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Dale Fielder Reviews


Saxophonist/composer Dale Fielderís new CD, Stellar Moments (Clarion Jazz CJ80810), is the 13th in a series of recordings that began in 1993. It follows on the heals of his 2007 release, Plays The Music Of Pepper Adams (Clarion Jazz CJ80707), ending a 4 year cycle of primarily performing and recording on the baritone sax. On Stellar Moments, Fielder displays striking abilities on the soprano, alto and tenor saxophones. He also debuts a new cooperative quartet, Angel City Quartet, introducing yet another talented pianist in Greg Gordon Smith along with stalwart regulars Bill Markus on bass and Thomas White on drums. The new CD features new twists on a few well known jazz classics, but the real stars of the CD are Fielders new originals. Fielder has found a way to compose music that combines jazz tradition and authentic melodies with a simplicity that easily communicates, yet provides a platform for improvisation bringing intensity, complexity and challenge. He makes acoustic jazz sound very contemporary. I got together with Dale Fielder just before his CD release performance at Biltmore Hotel in downtown Los Angeles to discuss his latest recording.

Lezlee Colrane: What are your thoughts on releasing what is now your 13th CD, Stellar Moments?

Dale Fielder: Well, the first thing that comes to my mind is, wow! 13 CDs! Thatís a lot of CDs to still be relatively unknown! You know? (Laughs) It used to bother me that every time my name was mentioned in the press, it was usually followed by the comment, Ďdeserving of greater recognitioní, or Ďnational jazz sceneís best kept secretí. But Iíve learned to become grateful. Iím just grateful that in the busy complexity of whatís become our modern day to day existence, that someone found the time to listen, let along feel moved to write and comment. You dig? That latter comment was coined by my dear friend, the late LA jazz writer Bob Agnew who passed in Ď07. And as time passes, I realize that Iím fortunate to not only continue to play this music and having just enough gigs to keep a band together; but also to have recorded and documented my music for the past 15 years. And that is pretty much what I have set out to accomplish from the beginning. Itís pretty much what any jazz musician would aspire towards. For me, the only thing left is to be able to make a living solely through music, you know? To get more work, be heard by larger and larger audiences; which would lead to more and more work. Yeah, I still have that dream.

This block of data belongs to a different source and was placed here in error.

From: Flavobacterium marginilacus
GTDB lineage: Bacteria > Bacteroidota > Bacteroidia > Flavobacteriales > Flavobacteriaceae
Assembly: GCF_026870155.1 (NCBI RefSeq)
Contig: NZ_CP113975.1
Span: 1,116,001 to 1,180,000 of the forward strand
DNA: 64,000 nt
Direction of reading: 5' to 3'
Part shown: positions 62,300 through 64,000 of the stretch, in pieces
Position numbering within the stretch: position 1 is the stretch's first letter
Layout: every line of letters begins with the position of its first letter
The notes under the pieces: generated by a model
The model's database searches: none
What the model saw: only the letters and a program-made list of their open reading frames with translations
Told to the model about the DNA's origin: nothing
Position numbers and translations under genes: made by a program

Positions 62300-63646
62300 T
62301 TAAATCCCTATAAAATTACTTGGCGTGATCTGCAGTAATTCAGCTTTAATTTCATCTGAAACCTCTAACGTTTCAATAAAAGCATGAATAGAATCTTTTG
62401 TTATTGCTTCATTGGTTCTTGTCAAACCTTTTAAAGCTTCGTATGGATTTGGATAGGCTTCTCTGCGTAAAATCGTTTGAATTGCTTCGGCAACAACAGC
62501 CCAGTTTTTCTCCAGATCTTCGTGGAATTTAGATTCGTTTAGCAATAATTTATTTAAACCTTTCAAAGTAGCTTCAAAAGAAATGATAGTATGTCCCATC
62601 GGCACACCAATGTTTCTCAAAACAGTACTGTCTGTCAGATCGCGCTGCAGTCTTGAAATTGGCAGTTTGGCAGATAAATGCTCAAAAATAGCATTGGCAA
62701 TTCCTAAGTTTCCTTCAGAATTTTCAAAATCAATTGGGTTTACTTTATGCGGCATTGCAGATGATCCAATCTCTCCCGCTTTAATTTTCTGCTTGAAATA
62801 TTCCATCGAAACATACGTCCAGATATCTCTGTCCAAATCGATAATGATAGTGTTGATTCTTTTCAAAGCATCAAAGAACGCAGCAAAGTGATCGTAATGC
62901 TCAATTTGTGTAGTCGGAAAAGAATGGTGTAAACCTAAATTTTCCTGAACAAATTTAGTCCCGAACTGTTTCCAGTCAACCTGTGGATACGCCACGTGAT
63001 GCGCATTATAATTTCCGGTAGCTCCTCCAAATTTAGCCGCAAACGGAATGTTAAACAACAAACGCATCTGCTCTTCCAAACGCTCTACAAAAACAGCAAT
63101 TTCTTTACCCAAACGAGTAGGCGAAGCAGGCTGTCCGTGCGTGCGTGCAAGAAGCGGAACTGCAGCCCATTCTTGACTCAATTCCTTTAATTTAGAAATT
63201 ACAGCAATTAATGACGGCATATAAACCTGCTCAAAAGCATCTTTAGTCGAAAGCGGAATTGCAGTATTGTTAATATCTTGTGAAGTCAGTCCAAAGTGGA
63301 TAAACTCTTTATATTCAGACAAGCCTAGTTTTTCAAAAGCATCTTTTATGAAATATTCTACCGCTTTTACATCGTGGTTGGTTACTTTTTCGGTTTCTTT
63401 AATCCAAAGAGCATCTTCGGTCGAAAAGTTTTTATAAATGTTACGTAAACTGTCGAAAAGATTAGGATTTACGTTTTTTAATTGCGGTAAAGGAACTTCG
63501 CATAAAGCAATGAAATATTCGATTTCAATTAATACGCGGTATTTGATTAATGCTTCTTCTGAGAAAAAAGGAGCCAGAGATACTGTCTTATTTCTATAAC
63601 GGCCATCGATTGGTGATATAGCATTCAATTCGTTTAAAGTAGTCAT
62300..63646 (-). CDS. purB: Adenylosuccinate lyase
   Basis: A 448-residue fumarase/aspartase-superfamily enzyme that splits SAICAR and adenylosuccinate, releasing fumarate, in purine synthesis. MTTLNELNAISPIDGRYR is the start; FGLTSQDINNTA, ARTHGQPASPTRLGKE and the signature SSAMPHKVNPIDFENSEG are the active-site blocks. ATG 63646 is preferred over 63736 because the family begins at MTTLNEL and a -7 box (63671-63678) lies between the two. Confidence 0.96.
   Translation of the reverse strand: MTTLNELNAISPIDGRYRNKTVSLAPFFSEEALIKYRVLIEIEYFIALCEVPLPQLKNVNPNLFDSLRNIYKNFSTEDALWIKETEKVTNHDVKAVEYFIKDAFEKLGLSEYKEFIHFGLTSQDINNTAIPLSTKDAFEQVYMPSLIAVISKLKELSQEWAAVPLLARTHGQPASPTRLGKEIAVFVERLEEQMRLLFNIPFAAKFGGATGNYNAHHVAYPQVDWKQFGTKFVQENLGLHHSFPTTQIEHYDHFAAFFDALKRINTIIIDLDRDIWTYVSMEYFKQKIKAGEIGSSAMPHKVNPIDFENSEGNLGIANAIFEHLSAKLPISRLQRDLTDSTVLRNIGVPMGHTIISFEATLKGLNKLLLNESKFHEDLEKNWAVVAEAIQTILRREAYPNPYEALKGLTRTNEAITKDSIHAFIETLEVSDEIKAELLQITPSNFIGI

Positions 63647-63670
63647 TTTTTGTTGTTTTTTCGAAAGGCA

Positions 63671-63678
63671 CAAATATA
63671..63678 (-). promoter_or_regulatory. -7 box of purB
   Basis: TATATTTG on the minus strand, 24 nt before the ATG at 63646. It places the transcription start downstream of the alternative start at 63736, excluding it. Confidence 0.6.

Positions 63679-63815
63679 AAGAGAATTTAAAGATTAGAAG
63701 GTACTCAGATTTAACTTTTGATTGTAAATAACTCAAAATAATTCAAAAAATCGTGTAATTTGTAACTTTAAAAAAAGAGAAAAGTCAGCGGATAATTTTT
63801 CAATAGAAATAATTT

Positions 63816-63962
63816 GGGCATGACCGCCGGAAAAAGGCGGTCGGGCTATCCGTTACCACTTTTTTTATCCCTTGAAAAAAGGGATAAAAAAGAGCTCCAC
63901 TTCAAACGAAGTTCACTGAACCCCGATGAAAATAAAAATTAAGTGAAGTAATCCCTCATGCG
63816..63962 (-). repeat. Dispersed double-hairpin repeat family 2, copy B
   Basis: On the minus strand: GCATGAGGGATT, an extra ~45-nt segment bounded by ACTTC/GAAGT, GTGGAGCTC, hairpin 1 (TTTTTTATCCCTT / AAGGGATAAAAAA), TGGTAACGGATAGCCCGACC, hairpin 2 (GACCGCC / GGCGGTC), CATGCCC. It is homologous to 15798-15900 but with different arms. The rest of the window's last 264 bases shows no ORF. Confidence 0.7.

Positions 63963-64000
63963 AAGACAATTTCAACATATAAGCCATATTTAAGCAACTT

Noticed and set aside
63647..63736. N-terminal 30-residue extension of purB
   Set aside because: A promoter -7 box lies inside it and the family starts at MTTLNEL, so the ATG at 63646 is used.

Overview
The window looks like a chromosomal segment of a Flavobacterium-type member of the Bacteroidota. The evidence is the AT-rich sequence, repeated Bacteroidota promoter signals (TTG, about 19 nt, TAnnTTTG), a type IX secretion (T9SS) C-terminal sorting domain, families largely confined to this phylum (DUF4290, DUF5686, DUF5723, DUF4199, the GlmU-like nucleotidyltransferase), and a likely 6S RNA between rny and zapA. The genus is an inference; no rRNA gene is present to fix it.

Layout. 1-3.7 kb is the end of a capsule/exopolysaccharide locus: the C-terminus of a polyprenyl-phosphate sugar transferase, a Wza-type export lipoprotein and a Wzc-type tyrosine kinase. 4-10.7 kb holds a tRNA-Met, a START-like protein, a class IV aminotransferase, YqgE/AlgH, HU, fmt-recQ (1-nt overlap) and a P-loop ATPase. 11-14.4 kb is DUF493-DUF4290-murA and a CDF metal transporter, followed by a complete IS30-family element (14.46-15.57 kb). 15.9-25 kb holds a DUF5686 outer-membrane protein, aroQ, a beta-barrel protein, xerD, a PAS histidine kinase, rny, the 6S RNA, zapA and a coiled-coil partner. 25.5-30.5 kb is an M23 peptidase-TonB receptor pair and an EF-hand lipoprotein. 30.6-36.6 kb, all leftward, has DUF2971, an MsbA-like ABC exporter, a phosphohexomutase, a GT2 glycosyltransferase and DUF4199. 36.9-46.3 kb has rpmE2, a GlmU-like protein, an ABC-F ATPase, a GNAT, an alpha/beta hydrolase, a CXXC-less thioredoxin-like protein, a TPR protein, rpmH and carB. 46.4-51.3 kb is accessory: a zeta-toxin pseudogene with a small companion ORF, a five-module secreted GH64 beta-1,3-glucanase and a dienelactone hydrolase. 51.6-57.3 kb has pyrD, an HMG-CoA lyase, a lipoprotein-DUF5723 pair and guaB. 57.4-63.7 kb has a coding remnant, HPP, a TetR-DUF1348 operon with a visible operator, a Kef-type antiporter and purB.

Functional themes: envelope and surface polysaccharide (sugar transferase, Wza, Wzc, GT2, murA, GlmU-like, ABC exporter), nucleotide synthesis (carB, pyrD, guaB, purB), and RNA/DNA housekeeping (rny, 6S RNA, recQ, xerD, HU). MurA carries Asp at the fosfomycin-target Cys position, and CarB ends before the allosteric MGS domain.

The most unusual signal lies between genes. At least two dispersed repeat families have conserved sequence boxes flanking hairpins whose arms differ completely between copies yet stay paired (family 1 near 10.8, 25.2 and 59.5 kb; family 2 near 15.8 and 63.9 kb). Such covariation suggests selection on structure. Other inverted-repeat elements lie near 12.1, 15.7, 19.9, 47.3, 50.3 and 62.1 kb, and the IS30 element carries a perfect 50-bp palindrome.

Lezlee Colrane: Why no baritone sax?

Dale Fielder: No real reason. And also, necessity is the mother of invention. My baritone was in the shop. (Laughs)

Lezlee Colrane: Of the nine tunes on the CD, you played one tune on the alto; two on the soprano and the remaining six tunes all on tenor making this a predominantly tenor CD. Why so much more tenor than the other saxes?

Dale Fielder: It just ended up that way, playing predominately more tunes on the tenor. The tunes I chose were tunes I usually played tenor on more so. Again, necessity is the mother of invention. Certain tunes that bring a certain vibe that I am hearing will ďcallĒ for the tenor like my originals, Patriciaís Flow, Escapade With Ese and Mulu. Besides that, on the standards, I just could not see (or hear) not playing the tenor on Joe Hendersonís Punjab and Wayne Shorterís Yes And No. And Night Has A Thousand Eyes, I got from the late great Harold Land who in his last years would always start his gigs off with that tune. And man, did he play it beautifully! I wish more of the world could have heard that; how he was playing in the last years of his life. Those were some of my most inspired moments listening to him play this tune, what he could do with it and how, as he discovered, the tune just lays so right for the tenor sax. God, I miss him! He was playing at his best right up to the end.

Lezlee Colrane: Speak a little more about inspiration, what inspires you and particular what your inspirations were for Steller Moments